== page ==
A Great Year of Horse Racing for Godolphin
Godolphin enjoyed another highly successful year, with 589 winners worldwide collecting just over US$37.3m in prizemoney in 2016.
But the true measure of a stable with the global aspirations of Godolphin is the number of Group One winners produced during the season — and an analysis of results for the year just ending makes for satisfying reading.
A total of 11 individual Group One winners were sent out by Godolphin, from stables in the UK (5), Australia (4), United States (1) and Dubai (1).
The headline horses — those capable of capturing the imagination of public and media — were Ribchester and Hawkbill in Europe, Hartnell and Astern in Australia, Tryster while running up a sequence of wins in Dubai, and the mighty Frosted, who blitzed his rivals with an incredible performance to win the G1 Met Mile in New York.
They scaled the peaks during an eventful year that started with the victory of the John O’Shea-trained Holler in the G1 Canterbury Stakes, over 1,300m at Randwick, Sydney, in early March, and concluded with two wins of major significance in Paris in October.
There can be no underestimating the success of the Charlie Appleby-trained Wuheida in the G1 Prix Marcel Boussac at Chantilly and the Saeed bin Suroor-trained Thunder Snow in the G1 Criterium International at Saint-Cloud. Both are exciting Classic contenders for 2017.
John Ferguson, Godolphin’s chief executive and racing manager, said that overall it had been a highly successful year.
“Thanks to the leadership and guidance of His Highness Sheikh Mohammed, Godolphin has achieved much in 2016, and we look forward to 2017 with confidence and optimism.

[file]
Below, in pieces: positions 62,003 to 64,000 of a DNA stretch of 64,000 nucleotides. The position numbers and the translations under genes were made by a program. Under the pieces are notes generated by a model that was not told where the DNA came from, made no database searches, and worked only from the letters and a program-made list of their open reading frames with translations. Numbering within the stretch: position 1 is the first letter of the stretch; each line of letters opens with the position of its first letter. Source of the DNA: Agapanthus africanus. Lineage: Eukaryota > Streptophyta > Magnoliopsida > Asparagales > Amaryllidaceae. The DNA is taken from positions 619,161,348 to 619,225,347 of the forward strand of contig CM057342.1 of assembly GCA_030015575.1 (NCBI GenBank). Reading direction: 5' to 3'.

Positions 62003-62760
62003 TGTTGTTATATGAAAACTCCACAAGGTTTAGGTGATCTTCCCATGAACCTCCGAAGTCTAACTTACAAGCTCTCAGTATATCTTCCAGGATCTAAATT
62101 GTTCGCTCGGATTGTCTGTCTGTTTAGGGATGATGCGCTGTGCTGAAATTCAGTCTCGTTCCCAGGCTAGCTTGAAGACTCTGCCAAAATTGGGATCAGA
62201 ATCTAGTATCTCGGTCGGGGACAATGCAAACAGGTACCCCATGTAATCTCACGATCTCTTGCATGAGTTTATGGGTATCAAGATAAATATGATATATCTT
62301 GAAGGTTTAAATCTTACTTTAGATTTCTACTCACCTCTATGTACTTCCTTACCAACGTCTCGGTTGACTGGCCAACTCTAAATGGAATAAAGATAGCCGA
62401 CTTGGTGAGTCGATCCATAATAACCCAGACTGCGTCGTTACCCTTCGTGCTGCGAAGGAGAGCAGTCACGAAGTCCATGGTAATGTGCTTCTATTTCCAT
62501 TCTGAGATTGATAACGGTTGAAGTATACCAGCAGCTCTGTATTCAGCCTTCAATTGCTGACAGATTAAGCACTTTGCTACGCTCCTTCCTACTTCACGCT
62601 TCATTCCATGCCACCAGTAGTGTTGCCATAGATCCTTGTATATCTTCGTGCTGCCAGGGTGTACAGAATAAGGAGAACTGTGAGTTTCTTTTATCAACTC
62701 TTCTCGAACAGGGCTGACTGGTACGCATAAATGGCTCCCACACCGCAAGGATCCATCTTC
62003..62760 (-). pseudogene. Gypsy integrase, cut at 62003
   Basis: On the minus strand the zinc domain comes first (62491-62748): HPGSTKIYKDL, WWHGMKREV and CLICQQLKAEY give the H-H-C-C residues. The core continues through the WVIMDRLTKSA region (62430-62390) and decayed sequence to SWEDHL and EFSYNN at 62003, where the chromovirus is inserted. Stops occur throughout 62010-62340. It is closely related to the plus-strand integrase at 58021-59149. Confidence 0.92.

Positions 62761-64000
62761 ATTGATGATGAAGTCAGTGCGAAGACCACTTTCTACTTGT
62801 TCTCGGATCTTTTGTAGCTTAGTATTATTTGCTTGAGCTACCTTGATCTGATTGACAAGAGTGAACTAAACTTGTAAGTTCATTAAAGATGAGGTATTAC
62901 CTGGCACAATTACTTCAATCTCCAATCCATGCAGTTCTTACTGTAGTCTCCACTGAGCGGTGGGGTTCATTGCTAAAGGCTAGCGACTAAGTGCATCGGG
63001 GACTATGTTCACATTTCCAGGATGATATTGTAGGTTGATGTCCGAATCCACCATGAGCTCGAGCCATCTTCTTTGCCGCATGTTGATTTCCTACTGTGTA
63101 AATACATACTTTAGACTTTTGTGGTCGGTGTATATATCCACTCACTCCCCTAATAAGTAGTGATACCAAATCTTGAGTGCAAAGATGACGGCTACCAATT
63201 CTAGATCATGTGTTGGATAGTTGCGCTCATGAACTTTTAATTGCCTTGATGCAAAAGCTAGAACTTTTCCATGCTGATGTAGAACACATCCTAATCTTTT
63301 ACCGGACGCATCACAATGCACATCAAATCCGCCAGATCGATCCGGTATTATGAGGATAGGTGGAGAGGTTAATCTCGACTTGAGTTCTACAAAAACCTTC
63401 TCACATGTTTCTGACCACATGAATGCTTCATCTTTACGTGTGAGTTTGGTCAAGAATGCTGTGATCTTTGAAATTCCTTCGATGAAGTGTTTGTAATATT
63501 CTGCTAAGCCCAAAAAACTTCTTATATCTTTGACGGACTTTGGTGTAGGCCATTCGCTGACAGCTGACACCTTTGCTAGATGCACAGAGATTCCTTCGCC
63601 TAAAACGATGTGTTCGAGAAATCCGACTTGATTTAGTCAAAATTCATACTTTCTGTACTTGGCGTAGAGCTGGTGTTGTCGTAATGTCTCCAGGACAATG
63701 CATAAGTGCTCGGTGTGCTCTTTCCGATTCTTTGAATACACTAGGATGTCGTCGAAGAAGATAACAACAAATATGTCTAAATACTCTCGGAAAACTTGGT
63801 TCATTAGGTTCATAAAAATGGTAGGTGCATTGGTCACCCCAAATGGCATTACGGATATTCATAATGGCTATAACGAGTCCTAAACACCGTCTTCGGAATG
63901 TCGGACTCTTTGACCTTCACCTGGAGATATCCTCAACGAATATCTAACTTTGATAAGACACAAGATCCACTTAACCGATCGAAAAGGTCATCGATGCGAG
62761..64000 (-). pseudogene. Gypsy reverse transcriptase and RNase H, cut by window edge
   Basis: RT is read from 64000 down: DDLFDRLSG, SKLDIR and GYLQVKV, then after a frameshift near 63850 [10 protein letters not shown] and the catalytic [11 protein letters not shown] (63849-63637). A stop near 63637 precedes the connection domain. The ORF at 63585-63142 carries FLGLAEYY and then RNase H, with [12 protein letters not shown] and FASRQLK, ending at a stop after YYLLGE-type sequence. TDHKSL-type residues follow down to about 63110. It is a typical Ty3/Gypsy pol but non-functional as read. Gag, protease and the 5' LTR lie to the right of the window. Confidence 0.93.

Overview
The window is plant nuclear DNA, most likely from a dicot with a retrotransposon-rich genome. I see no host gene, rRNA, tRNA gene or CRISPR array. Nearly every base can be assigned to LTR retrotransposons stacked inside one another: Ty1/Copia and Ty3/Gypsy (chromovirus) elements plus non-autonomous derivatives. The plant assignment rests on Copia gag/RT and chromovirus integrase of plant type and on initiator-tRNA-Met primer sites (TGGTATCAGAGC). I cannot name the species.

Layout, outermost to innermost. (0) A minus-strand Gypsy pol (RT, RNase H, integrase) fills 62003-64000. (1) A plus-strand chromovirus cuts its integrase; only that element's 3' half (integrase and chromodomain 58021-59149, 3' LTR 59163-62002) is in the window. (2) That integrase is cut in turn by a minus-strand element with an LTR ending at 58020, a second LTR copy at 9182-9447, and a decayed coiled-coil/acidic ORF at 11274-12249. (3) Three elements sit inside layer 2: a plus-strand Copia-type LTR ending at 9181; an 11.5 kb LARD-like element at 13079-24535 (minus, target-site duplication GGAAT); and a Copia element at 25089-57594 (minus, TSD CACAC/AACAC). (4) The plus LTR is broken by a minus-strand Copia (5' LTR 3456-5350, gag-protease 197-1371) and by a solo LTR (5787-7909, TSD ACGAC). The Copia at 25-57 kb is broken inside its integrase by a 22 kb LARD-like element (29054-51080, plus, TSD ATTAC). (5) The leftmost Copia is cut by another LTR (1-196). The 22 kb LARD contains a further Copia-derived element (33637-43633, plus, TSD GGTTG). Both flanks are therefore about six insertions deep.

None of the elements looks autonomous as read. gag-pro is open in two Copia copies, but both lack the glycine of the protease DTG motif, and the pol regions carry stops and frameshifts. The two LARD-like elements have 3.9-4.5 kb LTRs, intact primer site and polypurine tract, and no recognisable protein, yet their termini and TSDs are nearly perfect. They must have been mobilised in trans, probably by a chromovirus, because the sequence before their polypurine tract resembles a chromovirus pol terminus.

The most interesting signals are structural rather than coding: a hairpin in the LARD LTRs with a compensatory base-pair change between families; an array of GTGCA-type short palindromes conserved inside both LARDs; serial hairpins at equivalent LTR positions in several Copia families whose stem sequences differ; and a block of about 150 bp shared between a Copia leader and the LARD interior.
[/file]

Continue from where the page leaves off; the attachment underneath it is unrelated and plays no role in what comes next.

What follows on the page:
“Great teamwork internationally has enabled Godolphin to realise the potential of so many good horses in a number of different countries.
“And it is so important that every member of Godolphin understands the following and the backing we receive from Sheikh Mohammed and those in Dubai,” he added.
Hawkbill’s triumph in the G1 Coral Eclipse at Sandown Park (UK) was memorable, and there are high hopes that he can build on that as a four-year-old in 2017. When defeating The Gurkha in July, he was recording his sixth successive win.
The Richard Fahey-trained Ribchester achieved a win of equal merit when landing the G1 Prix Jacques le Marois at Deauville in August, and his subsequent second to Minding at Ascot is indicative of a colt with consistency and the potential to firmly establish himself as Europe’s top miler in 2017.
In America, Frosted retired in November, having won 6 races from 19 starts, but with 6 seconds and 2 thirds also to his name. In the frame in both the G1 Kentucky Derby and G1 Belmont Stakes at three, he proved himself brilliant, gutsy, tough and durable in a long career on the track, and seems destined to be just as successful as a stallion.
In his final season, he won the G1 Met Mile at Belmont by an extended 14 lengths, arguably the most spectacular win at that level in New York in years. He also took the G1 Whitney Stakes at Saratoga.
In Australia, O’Shea sent out Astern to win the G1 Golden Rose at Rosehill, Sydney, and despite two subsequent defeats, the son of Medaglia D’Oro remains a horse of unlimited potential.
Hartnell’s win the G1 Turnbull Stakes at Flemington was another stunning highlight. The performance underlined his great class, which subsequent placings in the G1 Cox Plate and G1 Melbourne Cup emphatically confirmed.
One much-heralded achievement in 2016 was Charlie Appleby’s success with a small team of imports during the Melbourne Spring, which ultimately helped win him an award in the UK for International Trainer Of The Year.
In Melbourne, he won the G3 Geelong Cup, G3 Bendigo Cup, G3 Lexus Stakes, G3 Queen Elizabeth Stakes, and saddled the runner-up in the G1 Caulfield Cup and fourth in the G1 Melbourne Cup. It was quite a year all round.